Having myself represented the United States in late 2001 at the international conferences at which Mr. Karzai was chosen to lead the new Afghan provisional government, I am very conscious that his country's largest single political faction was not represented. The Taliban certainly did not and does not have the support of most Afghans — or even most Pashtun — but it is nevertheless the largest and most cohesive of Afghanistan's many factions.

This was not as evident in late 2001, when the Northern Alliance of Tajik, Uzbek and Hazzara (i.e. Shiite) militias sent the Taliban reeling with the assistance of U.S. air power. But the incomplete nature of that victory, the limited capacity of the Karzai government, and the continued vitality of the Taliban have become more evident since.

It thus makes sense for the U.S. to support Mr. Karzai in his effort at reconciliation, even as it also presses ahead with Gen. Stanley McChrystal's plans for reintegration. In doing so, however, Mr. Obama should try to set certain ground rules, and secure a more considered approach than Mr. Karzai is likely to take on his own.

First of all, U.S. red lines need to be further defined. The Bush administration set three conditions for any peace agreement, guidelines that Secretary of State Hillary Clinton recently reaffirmed. First, the insurgents would need to cut all ties with Al Qaeda. Second, they should lay down their arms. Third, they should agree to operate within the existing Afghan Constitution.

President Obama should certainly insist on their cutting ties with Al Qaeda. But if the Taliban lays down its arms, will the U.S. take its leadership off its capture or kill list? Will the United Nations take them off its sanctions list? Could the Afghan Constitution be amended as part of the deal? Mr. Karzai will need to know Washington's position on these questions.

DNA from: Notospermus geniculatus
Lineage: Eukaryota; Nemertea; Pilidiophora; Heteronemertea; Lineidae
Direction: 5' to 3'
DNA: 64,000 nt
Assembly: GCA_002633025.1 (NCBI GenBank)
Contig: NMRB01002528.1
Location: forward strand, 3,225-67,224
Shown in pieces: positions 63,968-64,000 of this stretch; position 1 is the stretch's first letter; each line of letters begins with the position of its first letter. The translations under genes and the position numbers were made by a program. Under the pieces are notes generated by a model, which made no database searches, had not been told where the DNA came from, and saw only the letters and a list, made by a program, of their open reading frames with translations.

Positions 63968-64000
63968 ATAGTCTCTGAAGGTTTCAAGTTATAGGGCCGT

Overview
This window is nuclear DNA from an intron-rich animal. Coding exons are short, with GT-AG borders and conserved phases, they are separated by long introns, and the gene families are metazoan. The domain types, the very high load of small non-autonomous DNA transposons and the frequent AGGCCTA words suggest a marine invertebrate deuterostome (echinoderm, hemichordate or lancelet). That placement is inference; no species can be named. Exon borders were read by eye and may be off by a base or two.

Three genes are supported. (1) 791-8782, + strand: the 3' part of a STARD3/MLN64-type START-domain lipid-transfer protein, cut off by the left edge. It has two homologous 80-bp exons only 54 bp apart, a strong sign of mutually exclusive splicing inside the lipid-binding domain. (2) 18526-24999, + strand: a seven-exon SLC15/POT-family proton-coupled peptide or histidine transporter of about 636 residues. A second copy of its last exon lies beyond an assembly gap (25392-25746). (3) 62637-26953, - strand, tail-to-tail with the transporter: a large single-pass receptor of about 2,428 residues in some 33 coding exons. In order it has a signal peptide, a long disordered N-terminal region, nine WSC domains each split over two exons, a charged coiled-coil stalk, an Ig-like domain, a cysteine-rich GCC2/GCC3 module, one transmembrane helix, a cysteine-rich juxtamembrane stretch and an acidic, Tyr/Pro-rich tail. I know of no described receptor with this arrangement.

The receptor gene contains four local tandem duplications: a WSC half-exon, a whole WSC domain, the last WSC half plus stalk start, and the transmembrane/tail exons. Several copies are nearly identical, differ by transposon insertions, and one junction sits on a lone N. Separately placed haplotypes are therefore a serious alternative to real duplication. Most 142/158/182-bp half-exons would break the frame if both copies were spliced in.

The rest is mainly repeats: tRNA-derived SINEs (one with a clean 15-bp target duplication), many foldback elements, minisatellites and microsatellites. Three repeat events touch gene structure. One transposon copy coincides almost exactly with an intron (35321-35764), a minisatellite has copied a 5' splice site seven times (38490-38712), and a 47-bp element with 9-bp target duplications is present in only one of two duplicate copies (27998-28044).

So far, Mr. Karzai has talked with insurgent representatives largely through his brother. Keeping something so important "within the family" has raised anxiety among those Afghans who stand to lose most in any negotiated peace, including non-Pashtun minorities, as well as women and those who support their emancipation. President Obama should urge Mr. Karzai to appoint a broadly representative delegation to help him conduct any negotiations, one that would include Tajik, Uzbek, Hazzara and women leaders.

Finally, Afghanistan's factions will never make peace as long as their foreign sponsors foment conflict. Pakistan may be able to deliver the Taliban to a peace agreement, but this would only start a new civil war unless India, Iran and Russian were also able to deliver the old Northern Alliance.

President Obama should therefore attempt to rebuild the regional consensus that buttressed U.S. diplomacy back in late 2001, and led to the rapid installation of the Karzai government. This time, the international community must rally for a more lasting peace.

Mr. Karzai intends to hold a national council in order to secure a broad mandate for his effort to pursue a negotiated solution to the civil war. Mr. Obama should agree to support this, while building broader international support for the process.

Still, meaningful peace talks may never get underway despite both men's best efforts. Even if they do, results could take years. And Mr. Obama's declared timeline for initiating withdrawals should not become a deadline for those discussions. As Winston Churchill remarked, "Jaw-jaw is better than war-war." But the best that can be expected for some time to come is that talking begin to accompany fighting.

James Dobbins is director of the International Security and Defense Policy Center at the RAND Corporation. He served as the U.S. special envoy for Afghanistan between 2001 and 2002.